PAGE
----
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English
Workshop
Everyone
Fashion Tech and Privacy-by-Design

Short thesis

Fashion tech and privacy-by-design?! What does fashion have to do with privacy? A lot, if the technology used in fashion tech collects and processes personal data. This can be the case, for example, if a sensor embedded within a pair of running shoes captures the steps and velocity of the wearer in order to analyze the increase in performance. If the runner is able to access that data via a personal login on the website of the manufacturer, then this kind of data is personalized and data protection law applies. But don’t panic: Data protection law doesn’t need to spoil all the fun. On the contrary, if developers of data-driven products understand data protection law as just another factor increasing the quality of those products, then the question is not: Is this product legal or illegal? Rather it is: How can I develop the product in a way that satisfies the needs of my customer? This is the theme of the workshop “Fashion Tech and Privacy-by-Design.” In this workshop, we will enable you to develop your products in a way that makes data protection law a competitive advantage, rather than a constant threat.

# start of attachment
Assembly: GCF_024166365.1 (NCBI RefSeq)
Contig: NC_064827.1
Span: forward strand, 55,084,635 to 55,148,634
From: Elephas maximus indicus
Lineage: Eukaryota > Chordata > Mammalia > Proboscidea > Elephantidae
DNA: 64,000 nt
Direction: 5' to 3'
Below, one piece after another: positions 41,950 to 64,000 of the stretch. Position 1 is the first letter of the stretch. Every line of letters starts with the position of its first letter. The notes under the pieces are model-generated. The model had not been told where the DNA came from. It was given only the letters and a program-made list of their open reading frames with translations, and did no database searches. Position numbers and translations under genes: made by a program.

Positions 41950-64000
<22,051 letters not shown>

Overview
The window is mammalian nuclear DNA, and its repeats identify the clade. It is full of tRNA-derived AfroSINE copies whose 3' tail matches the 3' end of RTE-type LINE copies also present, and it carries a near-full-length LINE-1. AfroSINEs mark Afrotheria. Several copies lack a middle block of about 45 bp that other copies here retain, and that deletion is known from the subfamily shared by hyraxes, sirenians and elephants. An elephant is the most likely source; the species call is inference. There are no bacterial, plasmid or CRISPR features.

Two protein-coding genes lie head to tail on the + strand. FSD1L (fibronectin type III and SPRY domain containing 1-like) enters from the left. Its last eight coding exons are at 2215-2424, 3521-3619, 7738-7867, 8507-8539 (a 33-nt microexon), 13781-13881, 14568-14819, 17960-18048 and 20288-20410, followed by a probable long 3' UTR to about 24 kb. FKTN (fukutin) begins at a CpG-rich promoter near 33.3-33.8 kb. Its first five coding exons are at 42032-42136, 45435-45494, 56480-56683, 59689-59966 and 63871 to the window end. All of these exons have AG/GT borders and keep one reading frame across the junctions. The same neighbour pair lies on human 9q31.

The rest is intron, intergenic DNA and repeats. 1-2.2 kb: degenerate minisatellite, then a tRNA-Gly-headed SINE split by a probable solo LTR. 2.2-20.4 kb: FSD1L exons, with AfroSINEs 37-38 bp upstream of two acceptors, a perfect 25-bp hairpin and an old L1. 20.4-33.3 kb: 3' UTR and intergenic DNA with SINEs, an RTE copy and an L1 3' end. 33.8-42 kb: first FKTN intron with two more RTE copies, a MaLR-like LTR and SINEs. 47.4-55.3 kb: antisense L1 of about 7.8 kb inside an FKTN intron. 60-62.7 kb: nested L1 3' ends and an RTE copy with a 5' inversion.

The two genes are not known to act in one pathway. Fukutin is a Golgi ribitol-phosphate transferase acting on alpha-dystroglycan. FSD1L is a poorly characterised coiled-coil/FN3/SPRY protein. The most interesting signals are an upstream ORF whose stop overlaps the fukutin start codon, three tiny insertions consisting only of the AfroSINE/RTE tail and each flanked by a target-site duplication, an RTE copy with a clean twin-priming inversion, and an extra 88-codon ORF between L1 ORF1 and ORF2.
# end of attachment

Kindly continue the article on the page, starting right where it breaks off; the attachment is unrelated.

Description

For each fashion tech idea, we will form one group who will develop a privacy-by-design solution for this product category.

During the workshop, we will not only consider the relevant legalities; we will also look at elements like user experience and the usability of the respective privacy-by-design solution. Typical development questions will include: What does the user of my product, aka my customer, want? Does he or she want to specifically control the data that is processed that is processed by his or her clothes? Or does the user instead want to control the risks associated with this data processing? Does my product actually create such a risk? And how can said risk be measured? If I want to enable my customer to control such risks on his or her own, how should I do this? How can I avoid aggravating or overwhelming my customer with a lengthy informed consent request? How should I obtain such informed consent? Do I do so when my customer is buying my product in the online shop... or do I use something attached to the clothing itself?

During the workshop, we will address these items within two thematic sections: In the first part, we will carry out a privacy risk assessment in order to determine whether the product creates any type of risk and, if so, what kind of risk is posed to the potential customer. In the second section, we will develop concrete privacy-by-design solutions mitigating such risks. At the end of our workshop, we will present the various privacy-by-design solutions developed for each product idea, and compare and evaluate them in light of the added value created for the customer.